In the last few years the most compelling LCD challengers to the picture-quality reign of plasma were equipped with multizone LED backlights that could dim or brighten in different areas of the screen independently. Broadly known as "local dimming" technology, in the best cases it delivered superb black level performance and manageable tradeoffs in the form of stray illumination or "blooming." In worse cases, such as the LG LE5500 series, that stray illumination is not managed well.
Unfortunately, we suspect that many buyers lured by the LG's claims of dimming won't understand the differences--among them the fact that this TV uses LED that illuminate the screen from the edge, rather than from behind. The LE5500 does offer plenty of perks, including accurate color, decent bright-room performance, a stylishly thin frame and numerous Internet features, but seekers of LED-based LCDs who place a premium on image quality should look elsewhere.
Series information: We performed a hands-on evaluation of the 47-inch LG 47LE5500, but this review also applies to the other screen sizes in the series. All sizes have identical specs and according to the manufacturer should provide very similar picture quality.
|Models in series (details)|
|LG 42LE5500||42 inches|
|LG 47LE5500 (reviewed)||47 inches|
|LG 55LE5500||55 inches|
|Panel depth||1.1 inches||Bezel width||1.6 inches|
|Single-plane face||No||Swivel stand||Yes|
|Other: Red-tinted frame|
The LE5500 measures just over an inch thick at 1.1 inches, compared to the 1.4 inches of the LE8500--the difference between edge-lit and full-array LED backlights, we suppose. The 5500's glossy black frame is tinted slightly purplish-red along the outside, providing a more subtle accent then the darker yet full-frame red of Samsung's UNB7000 series but still failing to match most interior decors. The relatively thin bezel of the 5500 makes for a compact TV, but with the tint it seems lower-tech to our eye than monochrome flat panels.
|Remote control and menus|
|Remote size||9.2 x 1.8 inches||Remote screen||N/A|
|Total keys||45||Backlit keys||38|
|Other IR devices controlled||No||RF control of TV||No|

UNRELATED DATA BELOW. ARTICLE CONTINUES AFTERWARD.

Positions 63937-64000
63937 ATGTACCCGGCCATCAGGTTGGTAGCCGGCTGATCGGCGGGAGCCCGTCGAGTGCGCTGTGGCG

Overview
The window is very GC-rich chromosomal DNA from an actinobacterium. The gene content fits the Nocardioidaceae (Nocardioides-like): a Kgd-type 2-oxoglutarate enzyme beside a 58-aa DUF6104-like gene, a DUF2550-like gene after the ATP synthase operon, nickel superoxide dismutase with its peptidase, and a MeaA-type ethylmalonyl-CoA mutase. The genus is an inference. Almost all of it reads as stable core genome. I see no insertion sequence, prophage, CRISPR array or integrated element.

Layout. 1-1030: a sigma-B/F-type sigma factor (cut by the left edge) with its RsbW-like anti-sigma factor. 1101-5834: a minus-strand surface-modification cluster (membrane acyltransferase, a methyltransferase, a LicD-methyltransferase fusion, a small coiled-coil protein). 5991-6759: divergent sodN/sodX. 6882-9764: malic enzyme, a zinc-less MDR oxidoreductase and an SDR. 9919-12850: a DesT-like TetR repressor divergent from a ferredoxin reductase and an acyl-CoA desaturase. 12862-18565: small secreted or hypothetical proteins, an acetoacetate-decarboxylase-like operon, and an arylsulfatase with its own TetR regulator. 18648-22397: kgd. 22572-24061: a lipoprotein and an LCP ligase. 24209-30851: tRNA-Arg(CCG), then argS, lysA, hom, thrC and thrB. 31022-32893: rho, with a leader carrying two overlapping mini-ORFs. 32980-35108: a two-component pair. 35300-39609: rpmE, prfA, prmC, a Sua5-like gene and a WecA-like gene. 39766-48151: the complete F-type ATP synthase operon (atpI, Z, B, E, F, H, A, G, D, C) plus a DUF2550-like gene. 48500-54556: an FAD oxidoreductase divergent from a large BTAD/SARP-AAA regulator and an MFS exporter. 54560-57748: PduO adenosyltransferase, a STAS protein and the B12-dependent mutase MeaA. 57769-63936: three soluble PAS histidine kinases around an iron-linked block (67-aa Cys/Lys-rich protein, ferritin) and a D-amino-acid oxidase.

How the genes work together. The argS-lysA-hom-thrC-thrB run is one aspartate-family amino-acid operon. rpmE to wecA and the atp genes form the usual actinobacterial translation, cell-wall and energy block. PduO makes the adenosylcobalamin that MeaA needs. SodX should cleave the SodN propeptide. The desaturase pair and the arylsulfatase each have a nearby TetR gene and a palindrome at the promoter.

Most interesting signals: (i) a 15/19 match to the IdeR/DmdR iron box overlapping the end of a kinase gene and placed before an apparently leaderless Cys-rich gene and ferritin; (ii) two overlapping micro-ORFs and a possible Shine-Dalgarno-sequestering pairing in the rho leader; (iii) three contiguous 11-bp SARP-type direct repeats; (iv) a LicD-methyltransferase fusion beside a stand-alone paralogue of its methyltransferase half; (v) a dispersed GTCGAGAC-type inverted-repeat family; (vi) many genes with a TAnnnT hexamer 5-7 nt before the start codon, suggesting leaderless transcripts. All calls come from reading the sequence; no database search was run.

|Shortcut menu||Yes||On-screen explanations||No|
LG's clicker, the same one included on the LH8500, is a long, thin wand with decent button differentiation and friendly, rubberized keys. We liked the bulge in the middle that corresponds with a convenient notch on the underside for your index finger; we missed direct infrared control of other devices. The menus are basic and functional with plenty of ways to get around, including a nice Quick Menu of shortcuts. We would have liked to see explanations, though, especially for the more advanced picture-setting functions.
|Key TV features|
|Display technology||LCD||LED backlight||Edge-lit with local dimming|
|3D compatible||No||3D glasses included||N/A|
|Screen finish||Matte||Refresh rate(s)||120Hz|
|Dejudder (smooth) processing||Yes||1080p/24 compatible||Yes|
|Internet connection||Yes||Wireless HDMI/AV connection||Optional|
|Other: Optional wi-fi dongle (AN-WF100, $70), Optional wireless media box (AN-WL100W, $350)|
The LE5500 arranges its LED modules around the edge of the screen, but similar to Samsung's edge-lit UNC8000 series, it still manages to offer a semblance of local dimming. LG calls its edge-with-local-dimming backlight "LED Plus," and says there are 12 "addressable segments" on the screen of the 42- and 47-incher, whereas the 55-incher has 16 segments. Contrast that with the 200+ zones on the full-array local dimming 8500 series, and you'll have some idea why the scheme on the 5500 is far from perfect (see Performance).
Other notables include the external "LG Wireless Media Box" option that enables you to connect HDMI and other gear wirelessly, which can really help custom installations. We'd like to see built-in Wi-Fi, given all of the LG's Internet options, but you'll have to either buy the dongle or get a third-party wireless bridge. We tested LG's dongle, which worked well, but we didn't test the media box by press time.
|Amazon Video on Demand||N||Rhapsody||N|
LG's Netcast array of streaming partners is standard-issue. There are no major missing links, however, aside from any kind of audio service like Pandora or Slacker radio. Netflix and Vudu delivered the video quality we expect via both Ethernet and Wi-Fi from LG's dongle. We didn't test USB or DLNA network streaming.
|Other: 8 custom games; Skype requires speakerphone accessory (Price TBD)|
The selection of nonstreaming Internet features nothing to write home about, and most of the utilities, with the exception of Picasa, come courtesy of Yahoo Widgets. At the time of this writing, the LE5500 has access to 11 widgets. Yahoo's platform is somewhat more usable than in the past, with snappier responses to button presses and faster load times for individual widgets. That said it could be a lot faster, and the initial load of the main widget taskbar can take 20 seconds or more--still an eternity on a television. Apps selection and usability overall is a step behind Samsung and Vizio.
The Games platform, not to be confused with the games included with Yahoo Widgets, includes extremely basic custom titles, for example, Sudoku and Whack a Mole--the less said the better about these pointless exercises in frustrating gameplay. Of course you'll need to buy the external speakerphone kit to use Skype. It hasn't been released yet, so we didn't test it for this review.